Podcasting is growing (slowly) and offers a great opportunity for brand engagement. Generally free, the idea is to be where the audience already is, and have a reliable host for content and the rss feed.

Media and RSS Hosting

Google Podcasts and Google Play Music Podcasts

Note, these are two different things: First Thing - Google Podcast (part of Google Search) - Google Podcast Publisher Tools - Google Podcasts App Second Thing - Google Play Music Podcasts

Pocket Casts (#4 platform

Stitcher (#3 platform)

Spotify (#2 platform)

iTunes/Apple Music (#1 platform)

WordPress Plugins

Posted on

Generic Roadmap

This is meant to be a reminder of important issues/decisions that already have some thought put in them (usually by others). - Automatic categorization of text is a core tool now - Instead of offering advice, rank priorities - Build a website first (before an app), some forgotten article but the point is: faster, and desktop users expect applications to work (and to pay for them). Plus if done correctly, this can work on all platforms (and then build the app for the appstore). Stick with what we know in the marketing channels we know. Expand products, and channels for those products.

Posted on

DNS Records and Services

First, there are two kinds of DNS records: those for client look, and those for a server.

Client Lookup

I don't trust Google DNS, though for a while it was the go to DNS, and easy to remember at 4.4.8.8 8.8.4.4 and 8.8.8.8. For privacy, for me, there are two options, with the first being just better: - dns.watch 84.200.69.80 / 84.200.70.40 - 1.1.1.1 / 1.0.0.1 If one wants some security (as a service), then Quad9 is worth a look.

DNS Services

There are several DNS services to choose from. Dyn and related companies is the worst. Free DNS services such as afraid.org and he.net are unreliable, or simply not reliably fast. It makes the most sense to go with a top-rated DNS service (highly available and fast resolve times), and pay for this service (though less is more when it comes to expenses). - DNSmadeEasy.com - Silly name, $30/year for 10 domains, fast and reliable. Generally in the top 10 of private resolvers. I've not found better/faster for cheaper.

DNS Records

NS Records

There are several records to worry about. The first are nameservers, which are put into the registrar database. This can be as few as two or as many as six (possibly more).

A Records

Depending on the DNS Server, these can have wildcards or not. Generally there are at least three A records to have: - Root domain - www subdomain - * wildcard For certain services, it is required to have a www. and also people mistype this, so it is best to have it as a domain, to have it on the SSL certificate, and to have a reroute from www. to the root domain.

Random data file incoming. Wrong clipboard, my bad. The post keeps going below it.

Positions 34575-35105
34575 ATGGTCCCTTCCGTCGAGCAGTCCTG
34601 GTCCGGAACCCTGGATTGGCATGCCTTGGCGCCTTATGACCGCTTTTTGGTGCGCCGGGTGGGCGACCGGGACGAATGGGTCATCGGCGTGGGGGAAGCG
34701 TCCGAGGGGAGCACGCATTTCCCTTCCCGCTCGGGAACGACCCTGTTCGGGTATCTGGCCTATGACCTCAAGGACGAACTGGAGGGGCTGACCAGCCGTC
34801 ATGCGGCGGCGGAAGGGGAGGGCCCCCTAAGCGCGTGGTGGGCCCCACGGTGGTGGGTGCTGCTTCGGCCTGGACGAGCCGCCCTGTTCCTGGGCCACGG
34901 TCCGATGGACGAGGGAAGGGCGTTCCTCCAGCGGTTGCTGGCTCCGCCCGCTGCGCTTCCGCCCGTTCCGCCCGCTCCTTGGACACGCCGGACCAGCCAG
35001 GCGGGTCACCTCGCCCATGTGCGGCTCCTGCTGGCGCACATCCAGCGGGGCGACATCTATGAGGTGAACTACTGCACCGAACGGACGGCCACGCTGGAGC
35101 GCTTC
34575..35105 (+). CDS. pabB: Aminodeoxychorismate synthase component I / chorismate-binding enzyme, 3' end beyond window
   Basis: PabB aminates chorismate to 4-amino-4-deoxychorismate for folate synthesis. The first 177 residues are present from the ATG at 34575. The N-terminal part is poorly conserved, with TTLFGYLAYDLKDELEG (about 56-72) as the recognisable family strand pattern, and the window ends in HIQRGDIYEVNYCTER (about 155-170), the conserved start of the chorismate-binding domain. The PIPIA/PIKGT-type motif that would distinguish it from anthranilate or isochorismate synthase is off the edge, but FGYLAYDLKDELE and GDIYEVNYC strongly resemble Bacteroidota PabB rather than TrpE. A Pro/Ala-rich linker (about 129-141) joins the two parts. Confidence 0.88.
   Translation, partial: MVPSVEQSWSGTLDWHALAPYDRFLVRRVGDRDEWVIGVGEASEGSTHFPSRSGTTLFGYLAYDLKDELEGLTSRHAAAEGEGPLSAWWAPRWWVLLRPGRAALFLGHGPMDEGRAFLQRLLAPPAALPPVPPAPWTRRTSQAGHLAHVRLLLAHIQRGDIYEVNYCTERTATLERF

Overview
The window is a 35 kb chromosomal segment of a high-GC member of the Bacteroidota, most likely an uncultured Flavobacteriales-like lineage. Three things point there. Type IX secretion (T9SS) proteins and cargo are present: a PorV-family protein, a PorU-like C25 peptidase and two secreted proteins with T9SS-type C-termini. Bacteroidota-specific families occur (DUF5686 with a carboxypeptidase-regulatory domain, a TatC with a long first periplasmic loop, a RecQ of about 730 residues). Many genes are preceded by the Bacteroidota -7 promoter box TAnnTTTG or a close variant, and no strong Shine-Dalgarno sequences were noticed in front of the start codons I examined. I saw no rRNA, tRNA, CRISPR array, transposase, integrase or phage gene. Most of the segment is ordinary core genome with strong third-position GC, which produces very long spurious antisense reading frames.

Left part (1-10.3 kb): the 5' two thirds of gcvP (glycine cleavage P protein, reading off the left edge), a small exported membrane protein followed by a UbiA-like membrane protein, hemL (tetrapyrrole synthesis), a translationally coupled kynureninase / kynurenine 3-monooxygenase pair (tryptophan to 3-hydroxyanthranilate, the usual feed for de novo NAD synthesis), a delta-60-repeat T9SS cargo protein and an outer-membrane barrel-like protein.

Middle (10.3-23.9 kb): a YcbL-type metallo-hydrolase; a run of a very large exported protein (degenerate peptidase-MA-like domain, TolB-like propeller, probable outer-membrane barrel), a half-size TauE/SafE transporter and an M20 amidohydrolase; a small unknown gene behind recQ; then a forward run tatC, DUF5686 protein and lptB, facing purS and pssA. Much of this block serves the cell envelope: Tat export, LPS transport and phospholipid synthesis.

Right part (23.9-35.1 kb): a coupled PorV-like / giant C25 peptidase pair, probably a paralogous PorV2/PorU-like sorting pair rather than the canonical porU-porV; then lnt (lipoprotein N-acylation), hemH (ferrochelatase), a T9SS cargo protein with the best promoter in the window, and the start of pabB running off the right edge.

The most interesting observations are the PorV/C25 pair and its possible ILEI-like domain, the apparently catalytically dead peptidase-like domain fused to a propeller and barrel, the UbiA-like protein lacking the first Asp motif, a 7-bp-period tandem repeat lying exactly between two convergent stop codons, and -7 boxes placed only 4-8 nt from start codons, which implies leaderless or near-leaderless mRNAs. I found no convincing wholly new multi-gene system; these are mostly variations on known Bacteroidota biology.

CNAME Records

Usually only Bing Webmaster Tools requires a CNAME record. Otherwise these are generally worthless.

MX Records

These are for the mailserver. Usually a few are needed, one plus two backups. Gsuite has five records, but that is overkill. The top three make the most sense. Also, there are priority numbers, e.g, 1, 5, 10 to govern the round robbin-style resolving. - 1, aspmx.l.google.com. - 5, alt1.aspmx.l.google.com. - 5, alt2.aspmx.l.google.com.

TXT Records

TXT records are the go to place for every third party to put their info. Several examples of TXT Records include: - Yandex Webmaster Tools validation - Google Webmaster Tools/Analytics/GSuite/etc. validation - _acme-challenge records for DNS-based authentication for LetsEncrypt

PTR Records

PTR records are essentially a reverse so that an IP address is associated with a host.domain.tld. This is key for sending email.

DKIM, SPF, DMARC

These are all records for email security, at various levels. DKIM and DMARC are TXT records, and SPF can be TXT or specific SPF records, depending on the DNS service provider. - Setting up Gsuite DKIM, SPF, DMARC - Google on DMARC records - Test SPF and DKIM - Google on SPF - DKIM on Gsuite - Google: About DKIM

SPF Records

SPF looks like:

host.domain.com / "v=spf1 include:_spf.google.com ~all"

SPF are one of the earliest and easiest email records to set up for security, and specifically states which hosts can send email for the domain.

CAA Records

These records help tell SSL Cert providers which of those providers can generate a cert for the domain records. Each host needs two records: - Name (host), Type: iodef, Value: "mailto:address@domain.com" - Name (host), Type: issue, Value: "letsencrypt.org"